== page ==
Breastfeeding can be affected by the traditional feeding practices in society. As a health worker it would be very important for you to find out about feeding practices in your community. You can find out about traditional feeding practices by observing and asking questions.
Questioning can be done in a simple way. Here are some useful questions that may help you find out about infant feeding practices in the community.
- How soon after birth do mothers breastfeed their infants?
- What does the mother do with the colostrum? Does she make sure her baby sucks it?
- How are newborn babies fed for the first few days of life?
- Do all mothers in the community breastfeed their babies?
- For how many months does a mother breastfeed her baby?
- What foods is a mother not allowed to eat during lactation?
- What food or drink is given to the baby when the mother goes out to work?
- What would make a mother stop breast feeding abruptly?
We know very well that all people have their likes and dislikes and their beliefs about food. Feeding habits, however, can be changed as a result of both the influences of other people and sensible adaptation to local circumstances. A health worker can play a very important role in influencing desirable behaviour.
You should discourage harmful beliefs. One such belief is that it is best to take a child off the breast when she/he has diarrhoea for fear of making it worse. Other common local beliefs include taking the baby off the breast because the mother has stayed away overnight, or abruptly stopping breastfeeding because of an eminent pregnancy. There are many other common but erroneous beliefs.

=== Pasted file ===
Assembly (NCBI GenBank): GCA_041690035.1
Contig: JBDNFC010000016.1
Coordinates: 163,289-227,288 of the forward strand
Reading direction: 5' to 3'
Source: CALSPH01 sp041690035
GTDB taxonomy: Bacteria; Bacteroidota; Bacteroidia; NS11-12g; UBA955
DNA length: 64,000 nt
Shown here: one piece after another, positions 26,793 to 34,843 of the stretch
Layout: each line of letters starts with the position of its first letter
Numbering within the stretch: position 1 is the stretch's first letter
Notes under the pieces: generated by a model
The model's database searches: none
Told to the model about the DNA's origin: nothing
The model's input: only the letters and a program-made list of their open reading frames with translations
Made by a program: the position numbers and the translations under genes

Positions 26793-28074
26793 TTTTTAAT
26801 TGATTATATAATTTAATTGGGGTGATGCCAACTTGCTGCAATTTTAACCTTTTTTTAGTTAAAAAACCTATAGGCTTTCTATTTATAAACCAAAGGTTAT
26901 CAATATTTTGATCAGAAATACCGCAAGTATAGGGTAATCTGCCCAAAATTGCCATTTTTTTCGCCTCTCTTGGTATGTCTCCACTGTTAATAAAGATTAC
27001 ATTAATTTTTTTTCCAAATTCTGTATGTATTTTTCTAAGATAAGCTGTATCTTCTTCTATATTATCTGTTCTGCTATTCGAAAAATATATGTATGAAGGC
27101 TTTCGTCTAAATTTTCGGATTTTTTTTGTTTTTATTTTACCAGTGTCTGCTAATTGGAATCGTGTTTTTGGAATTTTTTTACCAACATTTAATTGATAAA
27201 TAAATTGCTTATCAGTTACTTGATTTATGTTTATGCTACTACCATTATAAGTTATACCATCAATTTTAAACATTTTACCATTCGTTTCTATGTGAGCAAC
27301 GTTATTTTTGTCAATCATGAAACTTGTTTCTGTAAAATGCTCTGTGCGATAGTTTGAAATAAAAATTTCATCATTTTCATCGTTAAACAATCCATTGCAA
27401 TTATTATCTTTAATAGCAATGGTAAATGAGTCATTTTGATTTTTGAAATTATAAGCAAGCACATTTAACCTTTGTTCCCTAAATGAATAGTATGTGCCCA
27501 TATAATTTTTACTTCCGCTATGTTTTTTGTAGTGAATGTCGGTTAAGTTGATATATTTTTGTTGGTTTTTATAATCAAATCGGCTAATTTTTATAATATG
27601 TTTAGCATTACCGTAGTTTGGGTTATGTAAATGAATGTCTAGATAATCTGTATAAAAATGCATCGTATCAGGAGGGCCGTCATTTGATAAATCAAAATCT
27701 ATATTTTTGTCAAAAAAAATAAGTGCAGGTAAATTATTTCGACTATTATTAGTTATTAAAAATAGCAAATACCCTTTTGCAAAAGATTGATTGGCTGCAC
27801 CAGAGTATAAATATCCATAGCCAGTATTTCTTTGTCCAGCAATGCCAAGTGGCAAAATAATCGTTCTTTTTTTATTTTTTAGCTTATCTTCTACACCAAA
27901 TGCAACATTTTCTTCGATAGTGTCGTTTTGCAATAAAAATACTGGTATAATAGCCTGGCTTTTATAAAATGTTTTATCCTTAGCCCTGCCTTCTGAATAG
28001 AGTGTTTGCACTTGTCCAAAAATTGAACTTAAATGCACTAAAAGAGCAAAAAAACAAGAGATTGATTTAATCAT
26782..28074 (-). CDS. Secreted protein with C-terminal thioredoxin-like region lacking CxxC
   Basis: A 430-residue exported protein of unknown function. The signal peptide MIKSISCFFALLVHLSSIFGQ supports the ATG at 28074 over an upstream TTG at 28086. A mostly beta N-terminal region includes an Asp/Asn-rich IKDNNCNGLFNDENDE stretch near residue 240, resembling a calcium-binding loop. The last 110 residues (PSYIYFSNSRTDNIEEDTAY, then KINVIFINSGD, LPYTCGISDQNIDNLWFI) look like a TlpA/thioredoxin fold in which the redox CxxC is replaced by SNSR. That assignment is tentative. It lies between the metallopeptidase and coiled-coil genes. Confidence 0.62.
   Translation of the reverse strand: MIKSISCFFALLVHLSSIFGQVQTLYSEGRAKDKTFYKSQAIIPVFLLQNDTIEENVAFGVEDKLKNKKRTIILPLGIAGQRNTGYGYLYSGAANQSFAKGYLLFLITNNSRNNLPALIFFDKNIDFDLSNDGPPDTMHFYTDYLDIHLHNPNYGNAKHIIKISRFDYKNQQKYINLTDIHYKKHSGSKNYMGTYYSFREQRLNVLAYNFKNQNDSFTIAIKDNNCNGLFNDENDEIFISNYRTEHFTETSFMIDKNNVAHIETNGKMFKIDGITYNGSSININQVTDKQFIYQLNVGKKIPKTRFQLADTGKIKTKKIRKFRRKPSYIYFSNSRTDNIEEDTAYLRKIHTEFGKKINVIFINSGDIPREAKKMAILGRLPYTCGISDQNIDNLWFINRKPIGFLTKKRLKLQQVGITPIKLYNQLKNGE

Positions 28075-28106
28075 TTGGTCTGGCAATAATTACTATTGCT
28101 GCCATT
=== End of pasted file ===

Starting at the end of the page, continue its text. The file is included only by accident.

While we examine bad cultural practices, we should also keep in mind the recent influences that are changing good breastfeeding practice. These influences include the urban way of life, women working away from home to earn additional income, the advertising of infant foods, and the idea that breast milk substitutes are modern and therefore better.
As a health worker you should act to reduce the effects of these negative influences on breastfeeding. Encourage the development of useful cultures such as breastfeeding a child exclusively for six months, and gradually introducing foods while continuing breastfeeding. Teach mothers that working outside the home need not keep them from breastfeeding, and that breast milk is far superior to breast milk substitutes.
Weaning is the process by which an infant gradually becomes accustomed to an adult diet. The child's diet changes from breast milk alone to a diet based on regular family meals.